When my daughters were little, I used to love to read them a particular book. The book is so seemingly outdated that it has only recently been revived from out-of-print status by the miracles of internet shopping (and used copies now sell for just a cent). It’s called Simple Pictures Are Best.
It’s the story of a farmer and his wife who decide to buy each other a photo session with a professional photographer for their anniversary. The fun begins when the photographer comes and the couple can’t decide what to wear, where to sit, or what to include in the picture. The farmer ends up wearing his new shoes on his feet while showing off his old shoes on his ears with arms full of farm produce. His wife wears both of her hats, brings all of her pets, and stuffs her hands and pockets with kitchen and gardening utensils.
Each time the couple decides to add something to the picture, the photographer warns, “Simple pictures are best!” But the couple continues to ignore him and assembles everything they can into the picture. Finally, the commotion causes their bull to charge at the photographer, and the only picture taken that day…is of the bull.
Recently, I worked with Ryan, a client whose company provides computer graphics packages to financial services companies. Ryan was running two huge, expensive half-page ads weekly in a local paper with a broad-based readership.
“How much business do these ads generate?” I asked him.
“I don’t know,” was his reply.
It turned out that he had been running these ads for years, spending hundreds of thousands of dollars over time, but had never asked his new clients how they found out about his company, and had never asked existing clients whether they had even seen the ads.
“If you don’t know whether there’s any benefit to running these ads,” I asked him, “Why do you keep running them?”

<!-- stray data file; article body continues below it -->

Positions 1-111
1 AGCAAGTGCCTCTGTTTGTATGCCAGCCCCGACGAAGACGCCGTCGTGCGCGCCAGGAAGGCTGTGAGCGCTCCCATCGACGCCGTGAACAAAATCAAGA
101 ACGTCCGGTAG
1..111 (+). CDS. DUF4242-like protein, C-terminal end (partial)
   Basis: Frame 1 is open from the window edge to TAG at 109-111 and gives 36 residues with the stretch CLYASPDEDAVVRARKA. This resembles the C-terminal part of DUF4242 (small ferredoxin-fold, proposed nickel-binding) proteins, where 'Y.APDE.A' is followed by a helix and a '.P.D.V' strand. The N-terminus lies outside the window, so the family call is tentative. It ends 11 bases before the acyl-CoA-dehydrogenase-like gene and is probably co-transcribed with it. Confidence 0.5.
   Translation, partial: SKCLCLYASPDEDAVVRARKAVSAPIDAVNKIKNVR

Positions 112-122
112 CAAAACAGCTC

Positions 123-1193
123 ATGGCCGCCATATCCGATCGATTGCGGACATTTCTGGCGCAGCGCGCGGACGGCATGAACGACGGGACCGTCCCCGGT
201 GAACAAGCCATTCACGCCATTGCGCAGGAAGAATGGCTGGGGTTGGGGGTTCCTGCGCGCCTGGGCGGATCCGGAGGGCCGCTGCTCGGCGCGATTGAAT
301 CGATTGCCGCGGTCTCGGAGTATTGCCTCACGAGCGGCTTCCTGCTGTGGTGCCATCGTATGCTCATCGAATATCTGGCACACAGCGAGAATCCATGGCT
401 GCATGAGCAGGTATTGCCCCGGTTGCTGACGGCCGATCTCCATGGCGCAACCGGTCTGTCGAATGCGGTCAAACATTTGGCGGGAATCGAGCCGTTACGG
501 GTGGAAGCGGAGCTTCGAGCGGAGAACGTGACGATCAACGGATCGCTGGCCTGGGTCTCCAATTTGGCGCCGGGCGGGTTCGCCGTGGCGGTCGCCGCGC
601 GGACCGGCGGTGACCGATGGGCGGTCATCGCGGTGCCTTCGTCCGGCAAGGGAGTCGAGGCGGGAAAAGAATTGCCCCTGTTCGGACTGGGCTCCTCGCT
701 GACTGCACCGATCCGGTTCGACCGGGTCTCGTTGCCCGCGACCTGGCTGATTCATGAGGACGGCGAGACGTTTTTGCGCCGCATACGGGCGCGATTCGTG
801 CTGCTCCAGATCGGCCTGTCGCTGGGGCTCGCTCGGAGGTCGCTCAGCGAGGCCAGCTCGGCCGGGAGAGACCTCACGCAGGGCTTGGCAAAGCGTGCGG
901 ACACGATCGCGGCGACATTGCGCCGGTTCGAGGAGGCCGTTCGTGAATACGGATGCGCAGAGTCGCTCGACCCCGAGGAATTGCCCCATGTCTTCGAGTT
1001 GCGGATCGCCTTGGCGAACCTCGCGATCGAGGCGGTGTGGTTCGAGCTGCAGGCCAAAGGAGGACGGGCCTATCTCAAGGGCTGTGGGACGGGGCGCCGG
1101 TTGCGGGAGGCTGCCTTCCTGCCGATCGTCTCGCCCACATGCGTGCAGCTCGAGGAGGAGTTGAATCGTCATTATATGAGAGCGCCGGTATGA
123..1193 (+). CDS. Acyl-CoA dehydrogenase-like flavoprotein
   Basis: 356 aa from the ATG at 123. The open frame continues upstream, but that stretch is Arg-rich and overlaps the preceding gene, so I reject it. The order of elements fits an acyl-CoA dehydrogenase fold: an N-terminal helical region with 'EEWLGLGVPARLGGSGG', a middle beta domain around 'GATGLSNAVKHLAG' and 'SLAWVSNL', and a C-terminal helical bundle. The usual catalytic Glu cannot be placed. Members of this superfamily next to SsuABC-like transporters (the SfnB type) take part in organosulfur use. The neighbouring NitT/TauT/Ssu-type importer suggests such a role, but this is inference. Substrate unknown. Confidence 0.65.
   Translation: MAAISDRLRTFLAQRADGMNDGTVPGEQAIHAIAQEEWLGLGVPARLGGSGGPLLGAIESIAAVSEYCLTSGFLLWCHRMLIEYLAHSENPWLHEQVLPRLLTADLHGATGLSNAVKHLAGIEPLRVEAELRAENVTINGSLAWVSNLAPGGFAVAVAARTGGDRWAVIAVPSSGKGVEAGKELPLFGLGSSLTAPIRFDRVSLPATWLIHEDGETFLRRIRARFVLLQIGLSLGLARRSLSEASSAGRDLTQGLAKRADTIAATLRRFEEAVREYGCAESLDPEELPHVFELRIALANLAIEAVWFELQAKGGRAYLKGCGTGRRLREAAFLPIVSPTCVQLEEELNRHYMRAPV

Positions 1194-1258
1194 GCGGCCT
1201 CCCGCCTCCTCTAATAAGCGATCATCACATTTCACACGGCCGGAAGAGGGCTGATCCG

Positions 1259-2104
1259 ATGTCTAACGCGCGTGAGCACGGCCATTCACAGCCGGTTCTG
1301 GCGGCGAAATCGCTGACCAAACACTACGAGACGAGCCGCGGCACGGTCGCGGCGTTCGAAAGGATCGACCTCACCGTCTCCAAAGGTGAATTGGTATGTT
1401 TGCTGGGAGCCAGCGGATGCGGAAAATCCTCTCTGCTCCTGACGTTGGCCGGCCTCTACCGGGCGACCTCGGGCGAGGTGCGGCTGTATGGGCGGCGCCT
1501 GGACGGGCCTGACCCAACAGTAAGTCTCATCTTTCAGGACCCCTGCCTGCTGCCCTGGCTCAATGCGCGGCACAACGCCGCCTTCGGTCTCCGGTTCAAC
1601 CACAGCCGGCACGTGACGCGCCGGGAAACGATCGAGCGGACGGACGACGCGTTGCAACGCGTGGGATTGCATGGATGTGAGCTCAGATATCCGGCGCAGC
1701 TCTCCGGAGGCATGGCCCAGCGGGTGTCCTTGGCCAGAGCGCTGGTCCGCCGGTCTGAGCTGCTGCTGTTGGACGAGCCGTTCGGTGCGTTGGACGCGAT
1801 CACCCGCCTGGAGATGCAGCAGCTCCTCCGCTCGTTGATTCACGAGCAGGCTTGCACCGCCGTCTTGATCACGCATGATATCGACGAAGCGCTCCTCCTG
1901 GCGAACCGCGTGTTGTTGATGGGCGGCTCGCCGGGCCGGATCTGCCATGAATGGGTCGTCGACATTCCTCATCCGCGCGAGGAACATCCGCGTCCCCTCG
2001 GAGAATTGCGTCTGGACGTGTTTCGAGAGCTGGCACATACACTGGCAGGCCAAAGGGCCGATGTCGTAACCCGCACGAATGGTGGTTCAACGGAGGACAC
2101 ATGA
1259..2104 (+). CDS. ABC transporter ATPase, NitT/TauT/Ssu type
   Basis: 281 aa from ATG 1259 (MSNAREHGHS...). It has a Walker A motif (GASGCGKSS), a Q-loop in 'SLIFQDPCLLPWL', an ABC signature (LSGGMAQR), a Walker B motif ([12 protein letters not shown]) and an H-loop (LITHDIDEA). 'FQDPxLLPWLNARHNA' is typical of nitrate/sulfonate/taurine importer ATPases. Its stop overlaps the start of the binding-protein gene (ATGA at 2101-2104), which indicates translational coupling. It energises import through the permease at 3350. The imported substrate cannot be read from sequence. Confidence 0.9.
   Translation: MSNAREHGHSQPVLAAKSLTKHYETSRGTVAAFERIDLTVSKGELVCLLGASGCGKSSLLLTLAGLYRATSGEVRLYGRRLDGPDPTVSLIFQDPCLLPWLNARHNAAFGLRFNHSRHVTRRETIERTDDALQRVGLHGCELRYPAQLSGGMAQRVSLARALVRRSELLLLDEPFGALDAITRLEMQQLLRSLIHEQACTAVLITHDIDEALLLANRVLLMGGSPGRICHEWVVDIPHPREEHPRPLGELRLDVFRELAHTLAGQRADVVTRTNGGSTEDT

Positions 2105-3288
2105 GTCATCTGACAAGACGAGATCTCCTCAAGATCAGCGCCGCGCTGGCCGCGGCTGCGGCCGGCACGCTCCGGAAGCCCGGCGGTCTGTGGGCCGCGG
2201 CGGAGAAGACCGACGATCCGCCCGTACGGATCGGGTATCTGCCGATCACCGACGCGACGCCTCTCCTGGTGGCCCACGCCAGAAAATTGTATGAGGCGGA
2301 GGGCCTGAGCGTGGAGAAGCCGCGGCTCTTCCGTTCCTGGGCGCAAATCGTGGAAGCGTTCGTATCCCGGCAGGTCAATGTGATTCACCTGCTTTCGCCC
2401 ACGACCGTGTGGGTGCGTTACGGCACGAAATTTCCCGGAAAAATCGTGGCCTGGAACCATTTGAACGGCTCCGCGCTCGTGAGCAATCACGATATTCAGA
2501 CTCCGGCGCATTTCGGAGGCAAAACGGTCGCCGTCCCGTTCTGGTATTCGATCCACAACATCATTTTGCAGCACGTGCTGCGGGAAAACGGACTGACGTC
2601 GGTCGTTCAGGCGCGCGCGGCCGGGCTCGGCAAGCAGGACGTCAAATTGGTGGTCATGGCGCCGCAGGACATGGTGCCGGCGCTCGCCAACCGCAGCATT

His real answer took several minutes to get to. He told me about how he had started these ad campaigns along with several other very broad marketing efforts years before. He also disclosed that he was still paying for a lot of other advertising and marketing efforts, without knowing whether any of them were working.
I thought of the farmer with the shoes on his ears and his feet and arms full of produce.
“Simple pictures are best,” I said to Ryan.
Science often adheres to Occam’s Razor, a theory which tells us that when there are several competing explanations for something, the simplest explanation is probably the right one. More or less, it says, “The simplest of all possible solutions is preferable.”
Similarly, the “Simple Pictures” rule tells us that if you have a practice you’re looking to grow, the simplest marketing picture is probably best:
1. Be very clear on your target.
2. Choose strategies that are designed to reach that very clear target.
3. Test to see whether and to what extent those strategies are working.
4. Keep using the ones that work until you have the kind of business or practice you want!
Another principle I like to fall back on is K.I.S.S.
Create a simple picture that works for you. If you want to climb high…get a ladder, and then, keep REACHING…